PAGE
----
Listening Beyond the Visible | Pamela Jordan

Listening Beyond the Visible | Pamela Jordan

Presented with the preceding image, and the observation that the acoustics within the large structures are “superb,” what would you conclude about the original use of the depicted site?

Bernard Rudofsky launched his 1964 Architecture without Architects with the image above (taken from a plane by archaeologists in 1931) and a brief description of the Incan archaeological site. He recounted five separate cavities in the mountains of Peru, sculpted through evident terracing where the acoustics were “superb.” Combined with the architectural tectonic forms that resemble a Greek amphitheater, he concluded that the structures were ancient amphitheaters for crowds of sixty thousand or more.1 Subsequent research at the site has challenged this conclusion, finding possible material evidence of either sophisticated agricultural or ceremonial purposes for the terraces, but so far no acoustic study has been conducted at the site to link acoustics to the landforms as the Incas designed them.2 Significantly for the discussion that follows, the simple presence of extraordinary or unexpected acoustic properties does not necessarily demonstrate one kind of architectural intent or operation in the past. “Good” acoustics with clear sight lines does not necessitate a theater. Sound can be a strong signaler and can equally be a powerful research tool, but sonic analysis in historic space is not a yes or no endeavor. Rudofsky’s conclusion does not cite consultations with indigenous knowledge keepers or local practices; instead, he seems to have reverted to familiar visual cues from Western references (i.e., the Greek amphitheater) in order to place the acoustic pattern he perceived at Muyu-Uray (known today as Moray). The presence of noteworthy sonic effect should be researched with a nuanced understanding of the technics of acoustics combined with physical and cultural evidence.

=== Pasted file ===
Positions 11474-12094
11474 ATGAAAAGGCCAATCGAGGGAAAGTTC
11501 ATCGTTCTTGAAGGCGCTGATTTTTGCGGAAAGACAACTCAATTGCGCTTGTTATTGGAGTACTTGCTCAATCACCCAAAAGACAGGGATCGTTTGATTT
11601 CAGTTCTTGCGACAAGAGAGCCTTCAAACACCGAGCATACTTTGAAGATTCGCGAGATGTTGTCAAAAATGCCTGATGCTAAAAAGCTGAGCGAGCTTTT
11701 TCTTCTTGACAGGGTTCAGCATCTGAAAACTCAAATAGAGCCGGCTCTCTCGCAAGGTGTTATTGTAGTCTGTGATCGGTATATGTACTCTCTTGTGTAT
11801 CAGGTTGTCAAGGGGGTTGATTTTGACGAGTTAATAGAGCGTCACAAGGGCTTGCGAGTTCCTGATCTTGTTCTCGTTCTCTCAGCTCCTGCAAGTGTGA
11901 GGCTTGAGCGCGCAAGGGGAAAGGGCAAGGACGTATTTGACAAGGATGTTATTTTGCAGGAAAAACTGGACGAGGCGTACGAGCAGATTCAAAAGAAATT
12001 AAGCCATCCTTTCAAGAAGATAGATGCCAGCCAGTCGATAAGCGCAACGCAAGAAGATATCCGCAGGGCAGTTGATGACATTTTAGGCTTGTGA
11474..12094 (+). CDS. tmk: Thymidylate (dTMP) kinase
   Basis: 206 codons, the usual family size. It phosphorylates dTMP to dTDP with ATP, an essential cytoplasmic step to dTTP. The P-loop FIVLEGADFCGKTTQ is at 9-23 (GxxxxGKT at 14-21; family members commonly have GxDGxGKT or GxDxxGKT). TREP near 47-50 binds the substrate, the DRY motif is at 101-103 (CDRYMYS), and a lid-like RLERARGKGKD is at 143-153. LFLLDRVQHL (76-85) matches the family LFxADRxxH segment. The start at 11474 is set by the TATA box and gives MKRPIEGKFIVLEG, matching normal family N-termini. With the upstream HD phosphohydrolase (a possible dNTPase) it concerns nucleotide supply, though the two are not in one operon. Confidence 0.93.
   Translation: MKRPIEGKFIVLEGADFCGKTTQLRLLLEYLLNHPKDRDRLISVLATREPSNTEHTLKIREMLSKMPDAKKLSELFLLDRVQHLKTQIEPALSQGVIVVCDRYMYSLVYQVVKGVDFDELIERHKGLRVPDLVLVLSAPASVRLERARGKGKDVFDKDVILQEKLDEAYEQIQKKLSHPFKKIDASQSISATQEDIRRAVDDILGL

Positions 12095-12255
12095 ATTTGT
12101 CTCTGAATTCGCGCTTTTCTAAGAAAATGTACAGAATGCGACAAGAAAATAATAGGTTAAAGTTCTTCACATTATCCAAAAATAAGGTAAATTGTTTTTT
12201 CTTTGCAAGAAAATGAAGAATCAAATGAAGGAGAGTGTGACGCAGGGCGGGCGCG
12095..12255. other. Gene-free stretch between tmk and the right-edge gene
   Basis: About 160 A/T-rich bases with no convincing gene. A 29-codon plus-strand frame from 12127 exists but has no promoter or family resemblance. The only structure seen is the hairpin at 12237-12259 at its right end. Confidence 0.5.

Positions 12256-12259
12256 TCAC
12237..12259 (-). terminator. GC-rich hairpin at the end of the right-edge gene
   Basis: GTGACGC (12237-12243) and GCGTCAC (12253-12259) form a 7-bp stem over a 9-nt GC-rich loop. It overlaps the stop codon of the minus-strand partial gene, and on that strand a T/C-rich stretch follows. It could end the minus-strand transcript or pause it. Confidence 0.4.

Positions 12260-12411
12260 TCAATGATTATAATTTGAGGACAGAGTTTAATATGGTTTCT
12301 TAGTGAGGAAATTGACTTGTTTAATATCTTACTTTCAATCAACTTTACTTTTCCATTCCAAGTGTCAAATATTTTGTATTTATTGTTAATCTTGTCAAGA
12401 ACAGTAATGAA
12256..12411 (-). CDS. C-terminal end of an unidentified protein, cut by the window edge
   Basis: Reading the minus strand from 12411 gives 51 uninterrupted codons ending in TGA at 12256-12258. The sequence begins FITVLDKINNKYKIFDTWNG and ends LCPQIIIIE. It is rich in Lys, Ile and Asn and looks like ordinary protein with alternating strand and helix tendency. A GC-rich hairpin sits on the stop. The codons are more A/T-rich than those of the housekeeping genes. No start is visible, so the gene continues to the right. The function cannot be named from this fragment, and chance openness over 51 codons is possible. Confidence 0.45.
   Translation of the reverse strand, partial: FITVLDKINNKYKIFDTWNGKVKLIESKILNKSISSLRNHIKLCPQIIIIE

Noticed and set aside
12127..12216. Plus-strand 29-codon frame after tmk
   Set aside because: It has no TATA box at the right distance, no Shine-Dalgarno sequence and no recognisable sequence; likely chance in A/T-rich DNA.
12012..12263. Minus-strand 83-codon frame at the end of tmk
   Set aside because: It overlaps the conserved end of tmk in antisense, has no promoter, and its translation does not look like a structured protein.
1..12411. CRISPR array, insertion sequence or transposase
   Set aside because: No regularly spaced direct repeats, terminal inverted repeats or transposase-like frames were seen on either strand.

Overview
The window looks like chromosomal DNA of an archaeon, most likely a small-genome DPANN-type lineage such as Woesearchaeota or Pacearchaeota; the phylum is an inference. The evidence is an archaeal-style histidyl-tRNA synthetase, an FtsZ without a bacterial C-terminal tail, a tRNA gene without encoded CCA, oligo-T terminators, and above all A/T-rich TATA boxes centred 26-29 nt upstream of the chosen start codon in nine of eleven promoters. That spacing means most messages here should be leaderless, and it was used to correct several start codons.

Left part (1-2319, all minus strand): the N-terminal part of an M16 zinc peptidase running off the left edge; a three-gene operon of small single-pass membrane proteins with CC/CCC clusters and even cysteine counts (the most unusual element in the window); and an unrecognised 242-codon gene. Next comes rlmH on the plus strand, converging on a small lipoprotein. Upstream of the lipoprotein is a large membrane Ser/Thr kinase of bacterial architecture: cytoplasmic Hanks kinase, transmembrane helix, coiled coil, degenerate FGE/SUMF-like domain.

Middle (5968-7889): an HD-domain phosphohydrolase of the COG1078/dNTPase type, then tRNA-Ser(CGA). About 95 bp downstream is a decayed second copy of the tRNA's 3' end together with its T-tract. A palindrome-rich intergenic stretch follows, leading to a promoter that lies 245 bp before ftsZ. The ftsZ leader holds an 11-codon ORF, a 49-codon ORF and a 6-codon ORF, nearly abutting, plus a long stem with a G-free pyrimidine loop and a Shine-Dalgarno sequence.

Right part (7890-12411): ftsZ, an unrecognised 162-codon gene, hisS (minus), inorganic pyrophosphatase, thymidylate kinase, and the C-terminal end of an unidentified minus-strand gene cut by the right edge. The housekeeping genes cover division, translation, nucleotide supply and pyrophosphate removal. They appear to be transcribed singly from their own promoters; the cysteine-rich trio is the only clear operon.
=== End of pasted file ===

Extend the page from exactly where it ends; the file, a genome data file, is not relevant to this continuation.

Perhaps the need for such a specialized knowledge base precludes many in the conservation fields from directly tackling sound in historic spaces. It is usually a matter left to specialists: acoustic or sound engineers, acousticians, city planners with noise maps, or archivists and media studies scholars examining past sound recordings…


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